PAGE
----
Tasmania[edit]

Anna Salén was bought by Compagnia Navigazione Tasmania SA, Piraeus and renamed Tasmania. She was placed under the management of Hellenic Mediterranean Lines and used on routes between French ports and Australia.[3] and also on the Piraeus – Melbourne route of Hellenic Mediterranean Lines.[2] In 1958, she was converted to a cargo ship of 7,638 GRT.[22] She was sold to a Taiwanese buyer in 1961.[3]

Union Reliance[edit]

Tasmania was bought by the China Union Lines of Taipei. She was renamed Union Reliance.[3] She was used on routes between Taipei and the USA.[20] On 7 November 1961, she collided with the 9,003 GRT Norwegian tanker MV Berea in the Houston Ship Channel. As a result of the collision, Union Reliance caught fire and then ran aground.[3] Twelve people aboard Berea were killed in the collision and subsequent fire. Union Reliance was abandoned by her owners.[25] The wreck was removed on 9 November[3] by the United States authorities[25] and towed to Galveston, Texas[3] China Union Lines refused to make payment for this, and filed a Petition for Exoneration from, or Limitation of Liability. The Court ordered that Union Reliance and her cargo be sold to pay off costs incurred by the United States authorities. On 12 January 1962, Union Reliance was sold for US$109,100 for scrap.[25] She was scrapped at New Orleans in March 1962.[3]

Propulsion[edit]

She was powered by four 7 cylinder[3] Single Cycle Single Action diesel engines.[9] These drove a single screw[3] via electro-magnetic slip couplings and single reduction gearing. The engines were built by Busch-Sulzer Brothers Diesel Engine Co, St Louis, Missouri. The engines were 20½ inches bore by 27 inches stroke (520 mm by 690 mm). They developed a total of 2,060 nominal horse power[9] each. As HMS Archer, she had a range of 14,550 nautical miles (26,950 km) at 10 knots (19 km/h).[26]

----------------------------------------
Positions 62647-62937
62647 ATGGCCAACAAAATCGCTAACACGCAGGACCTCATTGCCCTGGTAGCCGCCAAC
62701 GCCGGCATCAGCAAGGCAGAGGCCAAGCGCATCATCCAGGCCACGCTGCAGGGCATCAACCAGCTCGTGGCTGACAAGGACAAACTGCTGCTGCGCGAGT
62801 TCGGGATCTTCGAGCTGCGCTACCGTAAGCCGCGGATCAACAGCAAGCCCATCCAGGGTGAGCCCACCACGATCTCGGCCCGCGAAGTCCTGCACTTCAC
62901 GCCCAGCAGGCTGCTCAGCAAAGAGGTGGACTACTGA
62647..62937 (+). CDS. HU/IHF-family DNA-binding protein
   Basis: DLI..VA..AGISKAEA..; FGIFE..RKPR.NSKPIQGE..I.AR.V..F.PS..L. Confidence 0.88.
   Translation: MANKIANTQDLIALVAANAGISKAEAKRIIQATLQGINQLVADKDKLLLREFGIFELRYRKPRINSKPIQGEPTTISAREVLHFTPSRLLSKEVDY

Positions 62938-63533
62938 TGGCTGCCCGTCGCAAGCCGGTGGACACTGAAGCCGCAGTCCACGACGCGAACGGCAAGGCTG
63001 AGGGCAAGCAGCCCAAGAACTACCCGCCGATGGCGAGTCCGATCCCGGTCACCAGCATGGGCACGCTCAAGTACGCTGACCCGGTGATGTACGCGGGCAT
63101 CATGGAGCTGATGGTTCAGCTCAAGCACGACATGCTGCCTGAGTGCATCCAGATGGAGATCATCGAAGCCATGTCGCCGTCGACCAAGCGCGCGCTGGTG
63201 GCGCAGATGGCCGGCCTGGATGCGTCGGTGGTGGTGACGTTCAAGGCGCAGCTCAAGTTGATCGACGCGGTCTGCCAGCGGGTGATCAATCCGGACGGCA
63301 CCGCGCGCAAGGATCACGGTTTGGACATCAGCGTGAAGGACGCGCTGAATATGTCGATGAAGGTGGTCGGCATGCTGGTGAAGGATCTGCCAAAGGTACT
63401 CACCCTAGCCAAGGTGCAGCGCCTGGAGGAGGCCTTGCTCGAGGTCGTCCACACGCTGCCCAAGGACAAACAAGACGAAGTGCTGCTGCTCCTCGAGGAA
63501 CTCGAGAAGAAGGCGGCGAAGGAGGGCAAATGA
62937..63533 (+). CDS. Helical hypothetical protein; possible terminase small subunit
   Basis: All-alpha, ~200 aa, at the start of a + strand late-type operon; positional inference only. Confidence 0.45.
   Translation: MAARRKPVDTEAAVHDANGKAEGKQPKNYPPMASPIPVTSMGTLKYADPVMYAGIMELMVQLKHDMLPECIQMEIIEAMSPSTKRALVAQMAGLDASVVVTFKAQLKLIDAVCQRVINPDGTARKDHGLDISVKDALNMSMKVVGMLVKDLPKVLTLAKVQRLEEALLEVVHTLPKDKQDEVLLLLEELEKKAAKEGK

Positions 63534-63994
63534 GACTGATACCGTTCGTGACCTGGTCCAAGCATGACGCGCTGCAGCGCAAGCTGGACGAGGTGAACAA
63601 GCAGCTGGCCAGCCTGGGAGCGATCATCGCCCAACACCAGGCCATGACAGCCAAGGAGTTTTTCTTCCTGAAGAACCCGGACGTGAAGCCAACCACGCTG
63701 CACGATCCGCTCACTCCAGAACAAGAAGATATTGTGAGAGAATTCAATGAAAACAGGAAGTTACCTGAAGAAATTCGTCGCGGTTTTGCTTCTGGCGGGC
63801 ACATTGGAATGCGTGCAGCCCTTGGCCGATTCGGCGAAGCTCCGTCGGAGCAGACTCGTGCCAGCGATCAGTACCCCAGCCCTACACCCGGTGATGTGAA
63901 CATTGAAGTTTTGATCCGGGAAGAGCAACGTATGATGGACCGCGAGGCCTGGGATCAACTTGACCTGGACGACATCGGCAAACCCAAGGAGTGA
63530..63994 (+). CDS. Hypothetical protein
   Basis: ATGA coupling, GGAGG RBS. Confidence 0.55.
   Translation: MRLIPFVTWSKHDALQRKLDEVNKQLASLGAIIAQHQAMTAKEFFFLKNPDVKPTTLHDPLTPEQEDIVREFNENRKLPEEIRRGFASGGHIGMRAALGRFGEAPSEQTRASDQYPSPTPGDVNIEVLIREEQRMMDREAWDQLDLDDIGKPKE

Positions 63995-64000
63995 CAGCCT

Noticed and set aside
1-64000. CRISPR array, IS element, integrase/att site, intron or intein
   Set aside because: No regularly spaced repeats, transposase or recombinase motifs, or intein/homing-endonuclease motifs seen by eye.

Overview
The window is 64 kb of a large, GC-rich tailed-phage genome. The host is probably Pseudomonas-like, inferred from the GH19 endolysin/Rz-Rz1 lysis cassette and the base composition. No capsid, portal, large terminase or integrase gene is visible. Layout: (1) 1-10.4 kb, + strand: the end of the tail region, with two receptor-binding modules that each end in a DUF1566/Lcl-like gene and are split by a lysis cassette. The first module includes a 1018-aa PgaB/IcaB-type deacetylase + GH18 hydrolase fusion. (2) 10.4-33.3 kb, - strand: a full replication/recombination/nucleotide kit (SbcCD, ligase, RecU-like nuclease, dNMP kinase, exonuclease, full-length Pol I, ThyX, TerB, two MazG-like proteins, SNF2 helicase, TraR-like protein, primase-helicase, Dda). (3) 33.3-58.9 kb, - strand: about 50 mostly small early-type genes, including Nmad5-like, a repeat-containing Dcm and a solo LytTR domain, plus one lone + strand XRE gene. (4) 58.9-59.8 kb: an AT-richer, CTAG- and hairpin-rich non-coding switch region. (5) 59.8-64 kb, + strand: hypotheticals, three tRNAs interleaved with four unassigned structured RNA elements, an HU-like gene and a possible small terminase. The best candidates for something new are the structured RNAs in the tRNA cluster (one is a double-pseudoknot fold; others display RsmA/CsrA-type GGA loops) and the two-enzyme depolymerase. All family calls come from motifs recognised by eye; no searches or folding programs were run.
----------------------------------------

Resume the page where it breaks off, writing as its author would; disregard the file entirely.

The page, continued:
Official number and code letters[edit]

Official Numbers were a forerunner to IMO Numbers. Mormacland had the US Official Number 239370 and used the Code Letters WDSH.[9] Empire Lagan had the UK Official Number 180557 and used the Code Letters GNCX[14]

References[edit]

  1. ^ a b c "Moore-McCormack, Mormacland". Moore-McCormack. Retrieved 18 March 2009. 
  2. ^ a b c d e f g h i j k l m n o p q r s t "A history of HMS Archer". Royal Navy Research Archive. Retrieved 18 March 2009. 
  3. ^ a b c d e f g h i j k l m n o p q Mitchell, W H, and Sawyer, L A (1995). The Empire Ships. London, New York, Hamburg, Hong Kong: Lloyd's of London Press Ltd. p. 425. ISBN 1-85044-275-4. 
  4. ^ a b Cocker (2008), p.78.
  5. ^ a b Poolman (1972), p.29.
  6. ^ "Sun Shipbuilding, Chester PA". Ship Building History. Retrieved 1 October 2010.